This post appeared previously at Indies unlimited.
My last author blog post on Indies Unlimited was about being born and raised in the state of New Jersey.
I truly love living in my adopted state of Florida, and as I read the comments from my readers I decided to write about one of my first Floridian encounters with the king of Darwinian theory, the American Cockroach.
There are thousands of types of cockroaches. The oldest cockroach fossil dates back 350 million years. It is believed that our modern day pests are quite similar to their ancestors.
The first time I ever saw a cockroach was in Newark Airport as an adult. The cold northern winters kill off most of the bigger specimens. I was raised to believe that if you had cockroaches you were a poor housekeeper. In the south this is not necessarily the case. Without a freezing winter to kill them off these hardy insects thrive and grow to spectacular sizes.
When we moved to Florida we lived in a ground floor apartment. I was pregnant and expanding rapidly, so I was thrilled to avoid the steep stairs of the second floor residences. One night, or perhaps early in the morning, I needed to use the bathroom that was close by our bedroom. As I sat, a huge cockroach, at least four inches long, ran across the wall and hid behind the hand towels. I screamed bloody murder and my husband ran in to investigate. He tried to whack the intruder, but he was a speedy devil. (A cockroach can run up to three miles per hour and turn 25 times in one second. The best way to stop them is Windex, but that is another story.) He streaked across the wall and disappeared. My husband looked all over the bathroom for him, and finally gave up.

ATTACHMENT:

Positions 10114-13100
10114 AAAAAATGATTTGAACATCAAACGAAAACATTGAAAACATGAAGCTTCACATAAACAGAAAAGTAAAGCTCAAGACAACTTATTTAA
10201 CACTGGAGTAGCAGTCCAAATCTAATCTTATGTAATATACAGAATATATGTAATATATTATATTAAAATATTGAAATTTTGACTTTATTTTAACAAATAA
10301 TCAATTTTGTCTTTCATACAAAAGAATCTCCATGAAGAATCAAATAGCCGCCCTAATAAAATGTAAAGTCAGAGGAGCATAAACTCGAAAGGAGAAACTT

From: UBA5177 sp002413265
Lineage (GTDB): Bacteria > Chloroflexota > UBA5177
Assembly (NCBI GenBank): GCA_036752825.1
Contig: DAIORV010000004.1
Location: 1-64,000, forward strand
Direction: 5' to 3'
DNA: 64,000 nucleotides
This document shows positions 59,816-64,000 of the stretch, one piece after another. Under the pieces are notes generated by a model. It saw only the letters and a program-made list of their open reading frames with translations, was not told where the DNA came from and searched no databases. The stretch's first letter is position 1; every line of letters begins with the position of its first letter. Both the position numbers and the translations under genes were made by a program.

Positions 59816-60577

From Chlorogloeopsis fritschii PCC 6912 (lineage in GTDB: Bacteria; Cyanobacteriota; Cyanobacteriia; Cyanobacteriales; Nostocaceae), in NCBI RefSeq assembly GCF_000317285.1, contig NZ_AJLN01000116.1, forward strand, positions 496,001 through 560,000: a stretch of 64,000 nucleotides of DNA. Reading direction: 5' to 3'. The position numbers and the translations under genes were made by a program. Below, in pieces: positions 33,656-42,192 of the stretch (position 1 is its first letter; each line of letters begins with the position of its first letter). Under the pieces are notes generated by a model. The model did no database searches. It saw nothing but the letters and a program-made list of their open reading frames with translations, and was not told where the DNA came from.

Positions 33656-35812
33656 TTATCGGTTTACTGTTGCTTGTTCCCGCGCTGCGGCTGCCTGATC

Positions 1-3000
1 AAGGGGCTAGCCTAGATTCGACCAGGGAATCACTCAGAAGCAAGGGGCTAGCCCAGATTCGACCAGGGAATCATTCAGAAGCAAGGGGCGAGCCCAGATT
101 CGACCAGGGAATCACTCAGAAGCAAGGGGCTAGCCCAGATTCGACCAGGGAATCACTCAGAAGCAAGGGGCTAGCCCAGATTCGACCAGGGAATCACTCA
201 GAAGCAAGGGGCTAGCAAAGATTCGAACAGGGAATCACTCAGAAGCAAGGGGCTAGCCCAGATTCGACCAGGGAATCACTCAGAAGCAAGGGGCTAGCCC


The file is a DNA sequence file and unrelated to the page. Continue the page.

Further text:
“He’s gone, Honey. I’m going back to bed, I have to work tomorrow.”
I knew better. An insect doesn’t get that big by being stupid. His impressive size was a testament to his superior survival skills. He was here, oh yes, and I would get him. The adrenaline coursed through my body and I was the hunter. I needed to think like a cockroach, nay, I must become a cockroach. Only by putting myself in his cerciwould I defeat my enemy.
I surveyed the bathroom. He was not near the ceiling, nor was he anywhere at eye level. I turned slowly, a full 360 degrees, taking one final look before I slowly rested my Buddha-bellied body on the throw rug. That is when I saw him. The crafty son of a gun had flattened his body upside down under the lip of the countertop by the sink. Nonchalantly I turned my back to him, (cockroaches have a nerve that runs down their back allowing them to sense danger from behind), rolled up a magazine, and launched my attack. I whacked three times under the counter with the fashion magazine, my stylish weapon of choice. His mutilated carcass fell to the floor and I felt the surge of military success. Victory was mine! Finally, I could sleep. The only collateral damage was the ruined Vogue.
As I remember this encounter I will admit how much I like the idea of giving animals, reptiles, and insects human characteristics, personalities, and well-honed survival instincts. On Indies Unlimited a recent flash fiction challenge required the writer to imagine an unassuming turtle that caused radioactive aging. This was my first foray into a writing challenge of this sort. It is a very helpful exercise in parsing one’s words, much like writing a book synopsis.
Are there books where cockroaches are the main character? I am familiar with Kafka’s “The Metamorphosis”. With all due respect, I am more interested in reading a humorous or science fiction story. In the movie Men in Black I always thought the bug was a brilliant addition to the plot line. “Put the sugar in the water.” Hilarious.
I am fascinated with the idea of a story where the main character encounters a bug or an insect that gives him a run for his money. I would love to read a tale where a bug, like the gopher in Caddy Shack, dances to Kenny Loggins. Now that would be funny.